Siptu rejects Ibec pension calls
Siptu?s Jack O'Connor: said Ireland has the 'most feather-bedded employer class in Western Europe'
Siptu has rejected calls by employers’ body Ibec for the Government to adjust pension entitlements for all public sector workers, “not just new recruits”.
At a debate last night, Ibec’s director of industrial relations at Brendan McGinty described public sector pensions as the “elephant in the room” at a time when private sector pensions were being “decimated”.
Speaking on the reform of the Croke Park agreement, he said he was “incredulous” that increments were still being paid considering the state of the economy. “To be blunt we believe they should be suspended for the remaining duration of the agreement.”
Mr McGinty said it was time to “bite the bullet” and suggested there should be a phased return to 39 hours a week for all public service grades.
Speaking after the debate, Siptu president Jack O’Connor rejected Mr McGinty’s comments as a “shameful and despicable attempt to scapegoat working people” who are already suffering from severe cuts.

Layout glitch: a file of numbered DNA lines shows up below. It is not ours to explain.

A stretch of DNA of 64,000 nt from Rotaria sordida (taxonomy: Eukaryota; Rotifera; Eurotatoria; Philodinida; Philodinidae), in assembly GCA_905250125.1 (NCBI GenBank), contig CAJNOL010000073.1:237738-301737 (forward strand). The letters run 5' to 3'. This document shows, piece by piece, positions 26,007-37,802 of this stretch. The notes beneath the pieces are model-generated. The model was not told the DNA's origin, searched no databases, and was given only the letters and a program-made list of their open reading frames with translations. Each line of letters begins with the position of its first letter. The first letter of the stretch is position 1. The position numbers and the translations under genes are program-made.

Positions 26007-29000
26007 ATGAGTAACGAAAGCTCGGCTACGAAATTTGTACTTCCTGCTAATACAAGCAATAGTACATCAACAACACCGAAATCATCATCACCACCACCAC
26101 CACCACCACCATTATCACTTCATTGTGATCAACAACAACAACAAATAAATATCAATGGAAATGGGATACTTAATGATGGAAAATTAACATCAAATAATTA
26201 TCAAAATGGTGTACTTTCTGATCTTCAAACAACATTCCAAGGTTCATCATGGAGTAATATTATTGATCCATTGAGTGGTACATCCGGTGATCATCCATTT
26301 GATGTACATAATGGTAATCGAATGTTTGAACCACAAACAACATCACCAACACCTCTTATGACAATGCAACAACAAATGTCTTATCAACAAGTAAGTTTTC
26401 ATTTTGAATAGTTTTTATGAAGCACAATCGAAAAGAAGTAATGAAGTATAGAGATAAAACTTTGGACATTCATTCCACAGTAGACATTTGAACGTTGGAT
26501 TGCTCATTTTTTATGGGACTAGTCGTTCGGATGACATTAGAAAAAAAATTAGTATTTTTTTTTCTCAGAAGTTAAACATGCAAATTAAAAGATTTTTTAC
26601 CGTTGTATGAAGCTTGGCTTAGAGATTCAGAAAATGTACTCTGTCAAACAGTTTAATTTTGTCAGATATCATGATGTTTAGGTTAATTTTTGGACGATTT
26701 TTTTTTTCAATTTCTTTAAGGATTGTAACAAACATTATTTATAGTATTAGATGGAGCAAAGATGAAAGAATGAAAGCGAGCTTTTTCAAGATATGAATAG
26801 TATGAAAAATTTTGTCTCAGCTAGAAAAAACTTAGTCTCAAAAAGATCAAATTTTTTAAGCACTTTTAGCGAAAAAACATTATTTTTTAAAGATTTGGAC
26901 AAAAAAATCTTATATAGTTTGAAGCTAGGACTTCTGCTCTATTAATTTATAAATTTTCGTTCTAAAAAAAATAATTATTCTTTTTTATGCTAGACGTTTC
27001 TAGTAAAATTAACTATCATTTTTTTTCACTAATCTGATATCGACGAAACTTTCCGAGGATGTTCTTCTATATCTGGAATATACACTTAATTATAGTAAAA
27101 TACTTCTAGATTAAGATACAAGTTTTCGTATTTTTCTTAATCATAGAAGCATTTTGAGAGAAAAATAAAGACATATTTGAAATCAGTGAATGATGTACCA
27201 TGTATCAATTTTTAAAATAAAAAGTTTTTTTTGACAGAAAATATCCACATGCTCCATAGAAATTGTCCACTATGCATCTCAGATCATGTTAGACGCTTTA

“Mr McGinty has missed another opportunity to do something useful by keeping his mouth shut as very sensitive and difficult negotiations, in which his organisation is not involved, proceed precariously,” he said.
“Mr McGinty represents the most feather-bedded employer class in Western Europe, buoyed up as they are, by a corporate tax regime that his contemporaries across the Continent would give their eye teeth for, and which is subsidised by the Irish taxpayer.”
During the debate, which took place in the offices of Beauchamps solicitors in Dublin last night, the secretary general of the Department of Public Expenditure and Reform, Robert Watt, said it would prove impossible to meet financial targets without further payroll savings. He said the State currently spent €750 million on overtime and premium payments annually.
Labour Party chairman Colm Keaveney said he supported the Government’s fiscal strategy but said there was a human cost. “The generation entering the workplace now is the first generation since the second World War that will earn less than their parents . .”
Prof Bill Roche, professor of industrial relations and human resources at UCD, said the Croke Park agreement had always been controversial and had come under renewed criticism and attack. The options appeared to have narrowed during discussions to secure a second agreement.
“While the carrots on offer are slender, the stick is a big one and it takes the shape of an across-the-board pay cut.”